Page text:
HUNTING CHE: HOW A SPECIAL FORCES TEAM HELPED CAPTURE THE WORLD'S MOST FAMOUS REVOLUTIONARY
By Mitch Weiss and Kevin Maurer
Berkley Caliber, $26.95, 277 pages
Long before the worldwide hunt and takedown of America's public enemy No. 1, Osama bin Laden, there was another global manhunt for another famous enemy of America: Ernesto "Che" Guevara.
In Kevin Maurer and Mitch Weiss' new book, "Hunting Che: How a U.S. Special Forces Team Helped Capture the World's Most Famous Revolutionary," the authors tell the story of the Green Beret team that traveled to Bolivia in 1967 to train the raw Bolivian soldiers who would, in due course, hunt down and capture Che Guevara.
The United Sihgbtates had been trying to keep track of Guevara for years prior to the 1967 Bolivian campaign, the authors note, chasing his ghost across Africa, Latin America and Southeast Asia as intelligence analysts built up an extensive profile of him. The CIA knew everything about him, except where he was.
"The bearded icon took the international stage when Castro rose to power in Cuba. Che and Castro were as close as brothers and shared a missionary zeal for Cuban-supported revolution," write the authors. "Che was a Communist evangelist, and his disdain for the United States and its economic hegemony was part of his appeal in an era of youthful rebellion and Cold War paranoia."
The authors note that Guevara had been a rebel as a teenager as well. Raised in a middle-class family in Argentina, Guevara took to wearing dirty and messy clothes as he wanted to present himself as an outlaw. His school friends called him "Chancho," or "Pig."
"He loved playing the loner, the rebel. He got the nickname Che — which means 'hey' in Spanish — because he used it so much. It was the equivalent of 'yo.'"
Trained as a medical doctor, Guevara gave up medicine to accompany Castro and his rebels from Mexico to Cuba. Once in power in 1959, Guevara made his headquarters at La Cabana prison, and there he oversaw the many summary executions of those who opposed the Cuban revolution. It was a bloodbath.
In "Hunting Che," the authors concentrate on the hunt for Guevara in Bolivia, offering a snapshot of the Bolivian and American campaign.
When Guevara was assumed to be in Bolivia, the United States sent a 16-man Army Special Forces Green Beret team to create and train an elite Bolivian Ranger company. With U.S. troops fully engaged in South Vietnam, though, the White House refused to allow the Green Berets to accompany the Bolivians into combat against the Guevara group. The Bolivians had to be trained quickly.
The Green Beret team was headed by Maj. Ralph "Pappy" Shelton, a 10th-grade dropout who picked cotton and did odd jobs to support his mother in Corinth, Miss., prior to enlisting in the U.S. Army. Rising through the ranks from a private to major, Shelton saw combat in Korea, Laos and the Dominican Republic.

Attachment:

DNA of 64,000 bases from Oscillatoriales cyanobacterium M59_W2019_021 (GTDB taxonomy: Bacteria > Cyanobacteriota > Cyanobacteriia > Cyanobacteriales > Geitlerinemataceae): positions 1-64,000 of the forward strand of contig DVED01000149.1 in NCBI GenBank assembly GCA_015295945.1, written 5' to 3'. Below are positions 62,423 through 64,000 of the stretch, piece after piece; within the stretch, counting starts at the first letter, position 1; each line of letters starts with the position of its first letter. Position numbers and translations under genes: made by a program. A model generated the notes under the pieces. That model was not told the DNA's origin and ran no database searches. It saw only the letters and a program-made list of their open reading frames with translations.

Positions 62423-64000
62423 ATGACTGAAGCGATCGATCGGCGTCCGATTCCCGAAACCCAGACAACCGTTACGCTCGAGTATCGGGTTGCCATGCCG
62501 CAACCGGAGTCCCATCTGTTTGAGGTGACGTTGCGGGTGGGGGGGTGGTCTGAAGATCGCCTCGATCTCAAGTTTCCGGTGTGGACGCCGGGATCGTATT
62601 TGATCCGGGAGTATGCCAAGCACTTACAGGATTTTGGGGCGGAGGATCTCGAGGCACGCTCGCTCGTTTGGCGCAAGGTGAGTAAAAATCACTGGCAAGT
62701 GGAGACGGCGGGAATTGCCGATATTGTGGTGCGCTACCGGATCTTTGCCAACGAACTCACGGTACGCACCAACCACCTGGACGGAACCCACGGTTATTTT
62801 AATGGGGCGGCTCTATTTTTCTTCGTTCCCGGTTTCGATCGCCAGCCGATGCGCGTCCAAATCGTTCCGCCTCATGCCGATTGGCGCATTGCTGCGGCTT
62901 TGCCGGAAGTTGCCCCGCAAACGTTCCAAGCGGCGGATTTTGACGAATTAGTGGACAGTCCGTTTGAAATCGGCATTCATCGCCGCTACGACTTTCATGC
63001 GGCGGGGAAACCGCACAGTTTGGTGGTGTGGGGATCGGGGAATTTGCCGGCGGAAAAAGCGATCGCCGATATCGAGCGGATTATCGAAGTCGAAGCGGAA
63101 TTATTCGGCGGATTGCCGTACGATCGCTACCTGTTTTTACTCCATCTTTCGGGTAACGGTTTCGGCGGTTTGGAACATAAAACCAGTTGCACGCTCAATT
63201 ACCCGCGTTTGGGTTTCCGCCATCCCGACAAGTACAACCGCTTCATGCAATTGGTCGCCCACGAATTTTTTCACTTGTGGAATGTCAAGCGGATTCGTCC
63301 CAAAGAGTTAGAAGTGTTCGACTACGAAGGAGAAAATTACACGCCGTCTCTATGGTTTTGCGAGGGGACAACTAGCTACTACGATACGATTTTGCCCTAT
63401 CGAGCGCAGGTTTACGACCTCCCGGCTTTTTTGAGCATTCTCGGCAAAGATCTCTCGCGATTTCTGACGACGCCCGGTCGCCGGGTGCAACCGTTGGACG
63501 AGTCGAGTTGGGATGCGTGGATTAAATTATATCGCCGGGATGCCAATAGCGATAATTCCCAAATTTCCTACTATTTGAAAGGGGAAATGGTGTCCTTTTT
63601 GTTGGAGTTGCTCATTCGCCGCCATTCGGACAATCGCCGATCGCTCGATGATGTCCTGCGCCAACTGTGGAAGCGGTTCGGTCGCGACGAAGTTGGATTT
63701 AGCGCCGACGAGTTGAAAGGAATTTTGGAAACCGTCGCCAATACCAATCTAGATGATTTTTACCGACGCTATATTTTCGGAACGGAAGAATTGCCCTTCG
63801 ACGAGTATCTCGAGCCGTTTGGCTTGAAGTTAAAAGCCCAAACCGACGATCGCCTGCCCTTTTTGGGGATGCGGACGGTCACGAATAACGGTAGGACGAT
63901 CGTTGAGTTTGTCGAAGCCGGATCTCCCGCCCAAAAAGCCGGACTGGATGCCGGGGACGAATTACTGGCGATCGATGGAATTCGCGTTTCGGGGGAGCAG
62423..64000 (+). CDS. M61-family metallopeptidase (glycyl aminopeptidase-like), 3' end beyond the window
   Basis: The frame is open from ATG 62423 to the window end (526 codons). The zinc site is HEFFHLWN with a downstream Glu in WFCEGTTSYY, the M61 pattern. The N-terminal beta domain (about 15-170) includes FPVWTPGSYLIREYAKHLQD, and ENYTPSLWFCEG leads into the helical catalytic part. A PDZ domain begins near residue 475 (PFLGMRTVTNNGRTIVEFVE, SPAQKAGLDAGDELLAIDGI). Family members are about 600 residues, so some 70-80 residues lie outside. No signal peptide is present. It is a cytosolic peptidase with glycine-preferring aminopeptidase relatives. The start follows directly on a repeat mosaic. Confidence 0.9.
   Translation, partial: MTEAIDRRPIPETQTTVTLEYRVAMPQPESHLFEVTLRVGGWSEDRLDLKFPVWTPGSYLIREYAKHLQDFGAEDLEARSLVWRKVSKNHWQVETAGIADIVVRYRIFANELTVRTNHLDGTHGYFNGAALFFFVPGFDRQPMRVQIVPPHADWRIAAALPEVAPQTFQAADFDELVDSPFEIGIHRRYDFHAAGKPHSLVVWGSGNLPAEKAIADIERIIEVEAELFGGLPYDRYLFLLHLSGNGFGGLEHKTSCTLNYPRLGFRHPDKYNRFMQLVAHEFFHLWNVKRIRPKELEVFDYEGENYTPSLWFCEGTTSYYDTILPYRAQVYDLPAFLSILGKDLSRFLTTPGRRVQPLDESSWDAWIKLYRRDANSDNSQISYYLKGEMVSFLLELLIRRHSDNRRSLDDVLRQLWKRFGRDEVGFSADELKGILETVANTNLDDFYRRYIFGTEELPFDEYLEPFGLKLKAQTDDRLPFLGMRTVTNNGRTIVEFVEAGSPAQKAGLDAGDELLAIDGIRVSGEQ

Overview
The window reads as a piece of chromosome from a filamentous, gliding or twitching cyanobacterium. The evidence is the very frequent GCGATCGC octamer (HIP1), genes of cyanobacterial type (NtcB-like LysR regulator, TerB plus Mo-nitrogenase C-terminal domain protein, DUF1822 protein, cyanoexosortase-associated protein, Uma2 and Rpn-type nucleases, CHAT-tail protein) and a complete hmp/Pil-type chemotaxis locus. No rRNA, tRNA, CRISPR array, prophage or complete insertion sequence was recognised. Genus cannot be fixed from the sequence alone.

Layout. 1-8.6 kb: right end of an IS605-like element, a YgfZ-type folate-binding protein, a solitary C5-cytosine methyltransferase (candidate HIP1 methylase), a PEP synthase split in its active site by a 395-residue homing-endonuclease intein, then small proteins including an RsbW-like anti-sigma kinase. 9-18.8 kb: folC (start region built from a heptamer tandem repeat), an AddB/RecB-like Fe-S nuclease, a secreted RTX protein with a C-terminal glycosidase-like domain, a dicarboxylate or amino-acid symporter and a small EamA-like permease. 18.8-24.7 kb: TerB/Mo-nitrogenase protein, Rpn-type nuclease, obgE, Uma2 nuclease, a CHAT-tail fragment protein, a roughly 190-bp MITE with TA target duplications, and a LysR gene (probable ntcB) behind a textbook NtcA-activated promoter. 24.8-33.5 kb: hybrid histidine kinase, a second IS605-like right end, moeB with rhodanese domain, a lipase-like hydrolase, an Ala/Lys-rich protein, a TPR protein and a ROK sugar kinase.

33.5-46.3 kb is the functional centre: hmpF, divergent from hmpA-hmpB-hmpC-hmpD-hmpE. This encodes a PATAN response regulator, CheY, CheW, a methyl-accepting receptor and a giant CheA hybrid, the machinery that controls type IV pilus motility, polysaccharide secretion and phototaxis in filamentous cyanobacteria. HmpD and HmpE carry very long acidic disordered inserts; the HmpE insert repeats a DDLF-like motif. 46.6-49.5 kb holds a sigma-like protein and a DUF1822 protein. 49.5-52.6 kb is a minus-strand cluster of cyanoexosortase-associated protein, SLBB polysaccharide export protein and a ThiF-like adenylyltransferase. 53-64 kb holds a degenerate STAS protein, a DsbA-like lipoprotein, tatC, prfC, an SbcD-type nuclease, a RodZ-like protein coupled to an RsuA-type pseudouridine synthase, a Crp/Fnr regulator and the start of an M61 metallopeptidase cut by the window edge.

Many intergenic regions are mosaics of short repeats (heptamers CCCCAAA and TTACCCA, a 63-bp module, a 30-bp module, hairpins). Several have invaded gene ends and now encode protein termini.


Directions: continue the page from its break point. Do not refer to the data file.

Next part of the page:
Shelton's unassuming, down-home style made him friends and admirers among the Bolivian soldiers as well as the residents of La Esperanza, the village that housed Shelton's makeshift training camp. Shelton spent a good deal of time at the village's general store, strumming his guitar and singing along with the locals.
Shelton and his team performed what the Green Berets do best: train local soldiers for the defense of their country against common enemies. The training was called Foreign Internal Defense, and Shelton embarked on an accelerated program with the Bolivians. This successful U.S. Special Forces operation was later duplicated in Afghanistan and Iraq.
Leading one of the Bolivian Ranger companies trained by Shelton was Capt. Gary Prado Salmon. The young captain was the officer who captured Guevara in the Bolivian jungle.
The CIA sent two Cuban-American agents named Felix Rodriguez and Gustavo Villoldo to Bolivia to assist the Bolivian government. Both of the agents were Cuban exiles who fought in the Bay of Pigs invasion and worked with the CIA on anti-Castro raids. Villoldo was also part of the hunt for Guevara in the Congo prior to being assigned to the Bolivian mission.
Mr. Rodriguez was with the captured Guevara when the Bolivian government ordered him killed, despite U.S. pleas to keep him as a prisoner. Mr. Rodriguez spoke with Guevara and posed with him for a now-famous photo.
The authors interviewed Mr. Rodriguez and other surviving participants of the Guevara takedown, and they used government reports, documents and Guevara's own writings to tell this fascinating story of the hunt for Guevara. Unlike other books about Guevara, the authors were not enamored with the "Che" icon, but all in all, I think they were fair to him. Their well-written, well-documented and fascinating book reads like a thriller.
Guevara, the authors explain, was not a great guerrilla leader — he was an utter failure — but he was a great propagandist. And his value to communists and other revolutionaries lives on with his iconic reputation and his image on T-shirts and posters.
Paul Davis is a writer who covers law enforcement, intelligence and the military.